Naturally, when I saw this, I had to try it. The results:
me: merry christmas
en2de: Frohe Weihnachten
me: are you going to the christmas market?
en2de: Werden Sie den Weihnachtsmarkt?
me: did you bring the camel?
en2de: Haben Sie bringen das Kamel?
Which reminded me of something else I’ll yank out of the rerun file (originally entitled “Use Your Words” and published on September 22, 2004):
Why is it that the words we remember best in foreign languages are invariably the most useless? Occasionally, I have dreams of polishing the rust off of my French, of expanding my understanding of German beyond it’s current 30-word limit. Sometimes, I even think it would be nice to finally learn Norwegian. Then I contemplate the actual meaning and quantity of the foreign-language words I currently possess. In French, it is conceivable that I could still embarrass myself creditably. After all, I studied the language for about six years (though those six years were many, many eons ago now). I used to brush up my French by reading advanced children’s books like the Le Petit Nicolas series. Then I found the first two Harry Potter books in French translation and thought it would be a good idea to use those to help me refresh my French.
Turns out that wasn’t such a hot idea. It took me ages to get through the first two chapters of the first book, and as a result I now have the perfectly useless word “perceuse” stuck fast in my brain. It means drill. Harry’s nasty uncle is a drill salesman – reading the book in English, I was never aware of the repetition of the word. But in French, oh – I frustrated myself with how often I looked it up. The first time or two I read it and looked it up, my helpfully discriminating brain said, “You won’t need that,” and promptly forgot it. That was a mistake. Having had to look it up a few more times, now I will never forget it. So – if you go to Paris with me, be sure to take me to a hardware store.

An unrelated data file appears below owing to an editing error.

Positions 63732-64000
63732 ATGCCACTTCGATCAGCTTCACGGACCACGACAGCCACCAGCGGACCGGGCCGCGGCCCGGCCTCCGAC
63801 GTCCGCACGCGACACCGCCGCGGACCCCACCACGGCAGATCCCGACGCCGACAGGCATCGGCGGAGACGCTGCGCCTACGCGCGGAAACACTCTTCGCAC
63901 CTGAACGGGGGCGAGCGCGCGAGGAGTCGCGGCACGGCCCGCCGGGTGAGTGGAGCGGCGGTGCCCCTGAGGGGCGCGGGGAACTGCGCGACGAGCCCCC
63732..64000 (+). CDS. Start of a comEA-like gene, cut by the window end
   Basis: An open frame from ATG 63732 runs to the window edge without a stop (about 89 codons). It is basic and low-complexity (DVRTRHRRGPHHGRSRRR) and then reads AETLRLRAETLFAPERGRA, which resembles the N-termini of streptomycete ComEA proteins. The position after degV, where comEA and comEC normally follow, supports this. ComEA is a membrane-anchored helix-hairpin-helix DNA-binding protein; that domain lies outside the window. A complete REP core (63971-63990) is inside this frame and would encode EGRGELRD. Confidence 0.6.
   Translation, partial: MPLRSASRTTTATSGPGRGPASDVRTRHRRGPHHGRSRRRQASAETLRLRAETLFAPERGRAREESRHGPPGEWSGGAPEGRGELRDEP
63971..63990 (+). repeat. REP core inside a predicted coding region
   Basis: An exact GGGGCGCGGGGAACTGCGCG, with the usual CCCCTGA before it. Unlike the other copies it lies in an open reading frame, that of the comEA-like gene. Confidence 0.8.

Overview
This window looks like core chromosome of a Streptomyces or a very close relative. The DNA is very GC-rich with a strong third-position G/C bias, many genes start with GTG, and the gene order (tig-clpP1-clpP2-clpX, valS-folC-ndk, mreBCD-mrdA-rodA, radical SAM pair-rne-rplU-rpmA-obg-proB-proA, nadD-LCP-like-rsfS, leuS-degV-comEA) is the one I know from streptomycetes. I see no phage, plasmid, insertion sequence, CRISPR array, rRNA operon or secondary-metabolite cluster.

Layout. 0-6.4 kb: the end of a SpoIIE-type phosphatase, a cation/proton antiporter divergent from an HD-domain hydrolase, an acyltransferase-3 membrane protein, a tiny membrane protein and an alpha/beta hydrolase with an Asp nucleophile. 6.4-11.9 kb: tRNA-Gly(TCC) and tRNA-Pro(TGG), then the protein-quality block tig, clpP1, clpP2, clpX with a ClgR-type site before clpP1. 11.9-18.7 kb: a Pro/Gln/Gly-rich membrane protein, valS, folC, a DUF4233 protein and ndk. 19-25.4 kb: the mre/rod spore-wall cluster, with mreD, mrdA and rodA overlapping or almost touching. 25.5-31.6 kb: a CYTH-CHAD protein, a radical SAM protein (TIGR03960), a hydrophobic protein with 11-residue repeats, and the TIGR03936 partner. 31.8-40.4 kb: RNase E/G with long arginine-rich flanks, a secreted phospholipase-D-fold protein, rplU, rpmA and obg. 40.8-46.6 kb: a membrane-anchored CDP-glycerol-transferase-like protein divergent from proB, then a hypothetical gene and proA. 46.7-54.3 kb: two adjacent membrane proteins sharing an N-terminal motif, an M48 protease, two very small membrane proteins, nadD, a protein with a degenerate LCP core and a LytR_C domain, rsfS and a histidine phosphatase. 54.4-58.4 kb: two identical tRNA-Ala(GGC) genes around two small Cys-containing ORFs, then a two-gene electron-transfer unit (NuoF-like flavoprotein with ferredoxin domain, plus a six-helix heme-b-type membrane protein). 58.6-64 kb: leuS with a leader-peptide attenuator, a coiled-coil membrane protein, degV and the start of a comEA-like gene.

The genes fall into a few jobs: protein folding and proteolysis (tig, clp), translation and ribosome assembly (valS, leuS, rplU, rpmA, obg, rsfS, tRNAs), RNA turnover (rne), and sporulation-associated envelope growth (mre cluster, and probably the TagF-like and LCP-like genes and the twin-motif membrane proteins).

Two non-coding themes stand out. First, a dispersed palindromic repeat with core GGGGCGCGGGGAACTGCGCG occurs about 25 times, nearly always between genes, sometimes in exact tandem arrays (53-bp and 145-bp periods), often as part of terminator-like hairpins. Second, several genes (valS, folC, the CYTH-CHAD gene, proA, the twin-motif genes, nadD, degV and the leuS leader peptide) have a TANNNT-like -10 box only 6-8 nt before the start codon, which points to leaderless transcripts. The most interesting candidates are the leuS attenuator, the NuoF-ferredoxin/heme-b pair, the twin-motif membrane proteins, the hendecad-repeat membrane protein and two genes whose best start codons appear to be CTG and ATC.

I visited Germany in Christmas in 1996. So, if you say, “Fro Weihnachten” to me while offering me gluhwein, we’re good. I can say “please” and “thank you.” I can even say “excuse me.” I can count to ten. I’m like Sesame Street auf Deutsch! While in a train station, I can tell the Eingang (entrance) from the Ausfahrt (exit). (Upon arrival at one of many train stations during that trip, one of my companions said, “I forget – do we gang or fahrt?”) So obviously, I’m a terror in German. Hold me back.
My Norwegian is the most laughable. Thanks to my late Norwegian grandmother, I can tell you I love you. Of far less utility, I can say “bread” and “butter.” I have no verbs with which to ask for the bread and butter, nor can I tell you where to shove the bread and butter. But then again, I can say “thank you very much” after being offered bread and butter. It’s not that useless after all – I can write a little Viking monologue: “Brot! Smur!! Tusen takk.” Applause…
Thank you, thank you – you’re beautiful – I’m here all week. Try the bread and butter.